Getting started in the world of PhD candidature this year has been invigorating, this blog aims to catalogue and share the discoveries along my path towards learning more about the research world. Currently refining research methodology, seeking ethical approval and continuously searching the literature.
PhD Research Topic
Twitter use by people with communication disabilities post traumatic brain injury (TBI).
Bronwyn Hemsley, The University of Newcastle (primary supervisor)
Leanne Togher, The University of Sydney
Stephen Dann, Australian National University
Stuart Palmer, Deakin University
It is proposed that this project will align itself with the funded DECRA research ‘TweetReach’ being conducted by Dr Bronwyn Hemsley at the University of Newcastle (commencing 2014-17). The ‘TweetReach’ research aims to examine the impact of training adults with communication disabilities (specifically targeting populations of adults with communication difficulties as a result of lifelong disabilities of Cerebral Palsy; aphasia post stroke; and neurodegenerative ALS) to use Twitter, and barriers and facilitators to successful use to increase information exchange in this vulnerable group.
In addition to these identified populations, teenagers and adults with communication disabilities resulting from traumatic brain injury (TBI) face similar challenges in accessing information independently and engaging effectively in social networks1. There is an ever growing mass of literature examining the use of social media in health care, there is however limited knowledge of its use, benefits and limitations within the realm of communication disabilities. Whilst there is emerging literature for TBI in social media specifically relating to concussion2, 3, 4, there is currently no known research focussing on the use of social media for teenagers and adults with communication difficulties post TBI, nor studies evaluating the provision of training in social media and its effect on participant abilities to effectively access information and engage socially.
The aims of this project are to:
a) Investigate young people with TBI’s and their parents/partners/spouses’ views and experiences on the use, benefits and limitations of Twitter, and barriers and facilitators to its successful use
b) Evaluate the efficacy of providing an online training module on using Twitter for the target population – teenagers and young adults with TBI. The PhD candidate will teach teenagers and young adults with communication difficulties post TBI to use Twitter for information and engagement via the development of:
- An online training module for the target population and their significant others (e.g. spouse, parent, friend)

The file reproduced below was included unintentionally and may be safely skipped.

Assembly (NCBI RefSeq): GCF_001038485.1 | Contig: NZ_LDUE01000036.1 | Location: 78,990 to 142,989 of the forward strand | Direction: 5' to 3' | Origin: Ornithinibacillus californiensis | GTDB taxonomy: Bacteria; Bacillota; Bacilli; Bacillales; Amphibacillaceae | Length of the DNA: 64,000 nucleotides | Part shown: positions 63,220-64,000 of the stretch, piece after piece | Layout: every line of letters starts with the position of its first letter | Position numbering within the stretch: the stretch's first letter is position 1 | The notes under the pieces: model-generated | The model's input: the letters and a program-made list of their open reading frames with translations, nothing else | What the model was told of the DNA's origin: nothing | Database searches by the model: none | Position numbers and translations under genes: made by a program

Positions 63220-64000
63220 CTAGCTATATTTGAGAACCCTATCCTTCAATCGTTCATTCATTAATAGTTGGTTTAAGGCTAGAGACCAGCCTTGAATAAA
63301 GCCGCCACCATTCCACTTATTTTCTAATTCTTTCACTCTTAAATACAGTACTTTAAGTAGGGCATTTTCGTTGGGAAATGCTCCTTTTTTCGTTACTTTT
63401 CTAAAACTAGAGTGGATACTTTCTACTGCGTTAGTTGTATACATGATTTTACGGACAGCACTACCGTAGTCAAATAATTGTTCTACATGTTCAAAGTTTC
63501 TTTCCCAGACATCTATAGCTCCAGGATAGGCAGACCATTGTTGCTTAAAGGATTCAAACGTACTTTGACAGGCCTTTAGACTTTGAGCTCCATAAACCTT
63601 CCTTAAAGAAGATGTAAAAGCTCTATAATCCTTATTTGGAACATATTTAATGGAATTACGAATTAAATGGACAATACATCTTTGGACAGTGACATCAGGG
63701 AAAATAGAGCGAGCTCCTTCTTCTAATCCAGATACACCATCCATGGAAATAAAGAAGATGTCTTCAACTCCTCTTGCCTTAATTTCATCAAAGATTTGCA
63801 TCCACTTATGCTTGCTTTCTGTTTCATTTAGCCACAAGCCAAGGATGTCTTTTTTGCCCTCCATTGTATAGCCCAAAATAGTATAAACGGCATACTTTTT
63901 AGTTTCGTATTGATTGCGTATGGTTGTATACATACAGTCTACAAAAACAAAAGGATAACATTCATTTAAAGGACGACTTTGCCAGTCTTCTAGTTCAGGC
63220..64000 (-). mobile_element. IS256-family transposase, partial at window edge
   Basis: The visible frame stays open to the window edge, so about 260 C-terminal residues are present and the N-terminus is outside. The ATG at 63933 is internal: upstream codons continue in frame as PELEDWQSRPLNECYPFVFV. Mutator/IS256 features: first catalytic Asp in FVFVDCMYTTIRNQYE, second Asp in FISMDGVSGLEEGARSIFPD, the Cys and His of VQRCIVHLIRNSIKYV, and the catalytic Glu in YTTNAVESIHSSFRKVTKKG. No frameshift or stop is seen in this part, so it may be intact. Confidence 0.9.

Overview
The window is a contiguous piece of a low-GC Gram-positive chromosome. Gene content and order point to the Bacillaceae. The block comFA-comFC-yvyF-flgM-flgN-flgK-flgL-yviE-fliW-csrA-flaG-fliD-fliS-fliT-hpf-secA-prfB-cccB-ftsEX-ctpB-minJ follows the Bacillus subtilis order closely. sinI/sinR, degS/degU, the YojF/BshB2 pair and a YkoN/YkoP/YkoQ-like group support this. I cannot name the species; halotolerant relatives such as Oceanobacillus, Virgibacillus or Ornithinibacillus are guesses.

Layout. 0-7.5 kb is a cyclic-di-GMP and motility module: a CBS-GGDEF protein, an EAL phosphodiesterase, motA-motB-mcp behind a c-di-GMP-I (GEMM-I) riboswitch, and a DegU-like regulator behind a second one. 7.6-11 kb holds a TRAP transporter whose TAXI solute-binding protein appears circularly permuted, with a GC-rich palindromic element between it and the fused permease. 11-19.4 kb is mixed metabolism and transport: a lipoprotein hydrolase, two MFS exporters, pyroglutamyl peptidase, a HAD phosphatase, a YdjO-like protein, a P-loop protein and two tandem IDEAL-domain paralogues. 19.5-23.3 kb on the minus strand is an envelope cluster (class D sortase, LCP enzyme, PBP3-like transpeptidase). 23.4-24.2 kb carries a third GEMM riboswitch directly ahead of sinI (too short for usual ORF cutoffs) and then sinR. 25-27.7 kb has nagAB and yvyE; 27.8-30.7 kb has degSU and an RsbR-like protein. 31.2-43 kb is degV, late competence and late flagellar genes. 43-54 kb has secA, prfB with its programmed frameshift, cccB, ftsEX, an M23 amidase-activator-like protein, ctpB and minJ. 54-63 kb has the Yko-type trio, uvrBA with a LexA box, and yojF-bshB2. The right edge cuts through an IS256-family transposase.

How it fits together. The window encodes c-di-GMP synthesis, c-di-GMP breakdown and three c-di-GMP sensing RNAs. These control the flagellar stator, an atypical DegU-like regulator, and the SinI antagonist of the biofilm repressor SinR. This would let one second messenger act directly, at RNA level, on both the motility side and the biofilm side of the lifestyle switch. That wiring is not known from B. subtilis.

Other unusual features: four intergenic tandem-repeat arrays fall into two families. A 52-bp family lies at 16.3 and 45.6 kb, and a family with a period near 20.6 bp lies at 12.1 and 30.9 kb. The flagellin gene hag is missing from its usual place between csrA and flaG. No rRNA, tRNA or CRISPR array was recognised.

- Policies and clinical practice guidelines to assist clinicians working with target population
c) Evaluate the use of Twitter by the target population following online training intervention.
Expected outcomes, significance or rationale
To date, there is no published speech pathology evidence of social media Twitter use for consumers or professionals in the TBI population with communication difficulties. This project is therefore unique as it aims to establish a baseline for current use of Twitter as a social media within this population and evaluate the implementation of a training program on use of Twitter for information exchange and engaging within social networks in this population. It is anticipated that publications arising from this research will also inform future investigations into the use of Twitter and potentially other social media within the TBI population and how best to incorporate functional, everyday aspects of communication (such as social networking) into rehabilitation programs to improve outcomes for teenagers and adults post TBI, as well as reducing dependence and burden on their significant others.
- McDonald S, Togher L, & Code C (Eds.). (2013). Social and Communication Disorders Following Traumatic Brain Injury. Psychology Press.
- Ahmed OH, Sullivan SJ, Schneiders AG, & Mccrory P (2010). iSupport: do social networking sites have a role to play in concussion awareness?. Disability & Rehabilitation, 32(22), 1877-1883.
- Sullivan SJ, Schneiders AG, Cheang CW, Kitto E, Lee H, Redhead J, Ward S, Ahmed OH, & McCrory PR (2012). ‘What’s happening?’A content analysis of concussion-related traffic on Twitter. British journal of sports medicine, 46(4), 258-263.
- Ahmed OH, Sullivan SJ, Schneiders AG, & McCrory PR (2012). Concussion information online: evaluation of information quality, content and readability of concussion-related websites. British journal of sports medicine, 46(9), 675-683.